Data analysis

Frequencies and percentages, or means and standard deviations (s.d.), were used to describe categorical and continuous variables, respectively. Logistic regression was used to evaluate univariate relationships with preference for dry sex. Variables with a significant univariate relationship with preference for dry sex were included in the multivariate regression model. The adjusted relationships of these measures with preference for dry sex were modelled in a multivariate logistic regression model. Significance level was set at the 5% level for all analyses. All analyses were conducted in SPSS version 15 (SPSS Inc., Chicago, IL).

 

Results

The demographic characteristics of the study sample are presented in Table 2. The mean age of participants was 23 years. The majority (88.42%) had reached secondary school, but only 25.84% had at least a Grade 12 level of education. Most women were unemployed (75.28%) and financially dependent on their male partners (30.11%), parents or grandparents (26.97%), or other members of their families or friends (12.36%).

 

 

Univariate models

In total, 159 (36.72%) women indicated preferring dry sex. Of these, 135 (84.91%) indicated that their partners also preferred dry sex. The results of the univariate test of independence between preference for dry sex and questionnaire variables and STI prevalence are presented in Table 3. Participants with a preference for dry sex were significantly older, more likely to have been living with their main male partner, more likely to indicate that their partner also preferred dry sex, and more likely to have had an STI in the past. Furthermore, participants who preferred dry sex had been in a relationship with their main partner for significantly longer periods, reported significantly lower control over the direction of their relationship, and had stronger negative perceptions about their partner's attitude towards condom use as well as testing for an STI. There was no univariate association between preference for dry sex and either the rate of condom use in past 30 days, condom use at last sex, or STI (CT, NG, and TV) prevalence.

 

 

Multivariate model

Variables that revealed significant univariate associations with preference for dry sex were further explored in a multivariate logistic model to determine whether these associations were unique and independent. The multivariate regression analysis modelled individual variables' associations with preference for dry sex while adjusting for the effect of interrelations between them. Among the variables that were entered in the multivariate model, only STI history, length of relationship and having a partner who preferred dry sex remained significantly associated with preference for dry sex. Women who preferred dry sex were more likely to indicate that their partner also preferred dry sex, more likely to have had a history of STI, and more likely to have been in the relationship for a longer period (see Table 3).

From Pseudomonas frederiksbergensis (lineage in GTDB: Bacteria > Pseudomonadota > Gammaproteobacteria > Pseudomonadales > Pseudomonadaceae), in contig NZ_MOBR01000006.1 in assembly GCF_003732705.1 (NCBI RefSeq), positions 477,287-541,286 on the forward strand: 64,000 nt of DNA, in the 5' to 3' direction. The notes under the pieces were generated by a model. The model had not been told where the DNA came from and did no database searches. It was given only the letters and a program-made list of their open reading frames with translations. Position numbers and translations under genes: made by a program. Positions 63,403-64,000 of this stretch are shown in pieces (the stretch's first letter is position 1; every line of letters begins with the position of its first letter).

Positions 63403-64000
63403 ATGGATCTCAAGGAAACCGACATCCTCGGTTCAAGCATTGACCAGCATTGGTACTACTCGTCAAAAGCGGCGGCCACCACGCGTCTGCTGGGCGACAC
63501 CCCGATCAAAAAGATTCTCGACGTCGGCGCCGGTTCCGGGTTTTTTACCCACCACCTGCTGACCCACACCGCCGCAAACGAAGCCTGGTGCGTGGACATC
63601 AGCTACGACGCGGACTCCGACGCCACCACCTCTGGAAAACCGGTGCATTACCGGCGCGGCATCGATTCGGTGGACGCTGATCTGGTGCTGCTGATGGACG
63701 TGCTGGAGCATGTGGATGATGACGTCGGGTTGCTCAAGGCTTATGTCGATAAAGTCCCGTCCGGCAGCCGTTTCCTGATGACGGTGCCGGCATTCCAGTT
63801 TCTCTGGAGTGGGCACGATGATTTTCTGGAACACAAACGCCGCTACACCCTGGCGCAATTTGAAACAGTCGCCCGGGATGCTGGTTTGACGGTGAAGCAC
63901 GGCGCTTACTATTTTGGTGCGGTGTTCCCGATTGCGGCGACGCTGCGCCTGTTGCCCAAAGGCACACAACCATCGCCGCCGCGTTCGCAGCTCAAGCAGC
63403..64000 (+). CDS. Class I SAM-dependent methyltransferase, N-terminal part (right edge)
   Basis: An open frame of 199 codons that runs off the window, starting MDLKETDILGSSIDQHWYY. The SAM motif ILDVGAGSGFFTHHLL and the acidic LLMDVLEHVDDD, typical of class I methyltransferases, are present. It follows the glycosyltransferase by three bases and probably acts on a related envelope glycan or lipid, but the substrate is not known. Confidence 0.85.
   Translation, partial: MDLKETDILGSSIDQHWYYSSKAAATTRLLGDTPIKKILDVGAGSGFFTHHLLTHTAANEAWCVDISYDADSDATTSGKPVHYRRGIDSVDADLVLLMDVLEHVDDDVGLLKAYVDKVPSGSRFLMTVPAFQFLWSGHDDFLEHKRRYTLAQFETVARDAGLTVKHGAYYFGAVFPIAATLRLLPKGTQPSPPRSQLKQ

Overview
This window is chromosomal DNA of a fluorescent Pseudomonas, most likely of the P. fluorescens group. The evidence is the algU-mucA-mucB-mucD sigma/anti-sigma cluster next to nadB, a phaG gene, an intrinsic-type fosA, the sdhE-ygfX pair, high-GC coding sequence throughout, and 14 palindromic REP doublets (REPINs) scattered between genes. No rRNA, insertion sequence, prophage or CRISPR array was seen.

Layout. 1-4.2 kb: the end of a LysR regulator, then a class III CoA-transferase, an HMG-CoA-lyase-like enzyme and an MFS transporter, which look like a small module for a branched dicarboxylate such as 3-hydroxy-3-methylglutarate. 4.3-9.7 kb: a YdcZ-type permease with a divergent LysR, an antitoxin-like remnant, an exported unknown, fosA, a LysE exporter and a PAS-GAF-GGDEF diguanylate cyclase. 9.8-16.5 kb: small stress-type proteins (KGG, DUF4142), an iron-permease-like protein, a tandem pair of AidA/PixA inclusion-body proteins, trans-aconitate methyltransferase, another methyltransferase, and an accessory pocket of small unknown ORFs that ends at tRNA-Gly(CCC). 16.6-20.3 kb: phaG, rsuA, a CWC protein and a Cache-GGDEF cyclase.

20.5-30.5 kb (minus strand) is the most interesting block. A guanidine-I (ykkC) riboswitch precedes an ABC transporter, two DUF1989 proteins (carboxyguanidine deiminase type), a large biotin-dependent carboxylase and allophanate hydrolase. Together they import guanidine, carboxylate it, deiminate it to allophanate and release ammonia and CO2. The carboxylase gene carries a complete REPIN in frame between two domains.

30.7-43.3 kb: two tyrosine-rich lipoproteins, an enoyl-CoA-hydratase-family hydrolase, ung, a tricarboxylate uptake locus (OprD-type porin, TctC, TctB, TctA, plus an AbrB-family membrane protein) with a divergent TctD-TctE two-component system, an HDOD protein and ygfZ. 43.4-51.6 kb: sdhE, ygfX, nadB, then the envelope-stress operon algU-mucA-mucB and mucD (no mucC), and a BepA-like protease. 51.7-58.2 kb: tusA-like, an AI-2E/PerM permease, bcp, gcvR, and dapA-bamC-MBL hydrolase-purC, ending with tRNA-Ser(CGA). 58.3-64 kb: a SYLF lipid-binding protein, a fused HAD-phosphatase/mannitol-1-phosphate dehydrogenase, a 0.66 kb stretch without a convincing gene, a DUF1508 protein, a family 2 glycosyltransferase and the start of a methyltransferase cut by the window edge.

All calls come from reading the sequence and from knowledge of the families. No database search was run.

Discussion

The results of this study indicate that preference for dry sex is not directly related to either the rate of condom use in the past 30 days, condom use at last intercourse, or STI prevalence. The preference for dry sex may, however, affect condom use through partner-related variables that may have an impact on the adoption of condom use by women. In the univariate model, participants who preferred dry sex strongly indicated that their partner also preferred dry sex, perceived highly negative partner attitudes towards both condom use and STI tests, indicated having little control over the direction of their relationship, and were more likely to have a history of STI. When these associations were tested in a multivariate logistic model, only three variables remained significant: women who preferred dry sex were more likely to have had a partner who preferred dry sex, more likely to have had a history of STI, and more likely to have been in the relationship for a long period.

A review of the literature shows that the practice of dry sex has been previously associated with an STI history among men, who were likely to indicate as reasons for practicing dry sex, enjoyment, 'feeling well', and pleasure. Women, on the other hand, have reported participating in dry sex mainly to satisfy their partners.1–3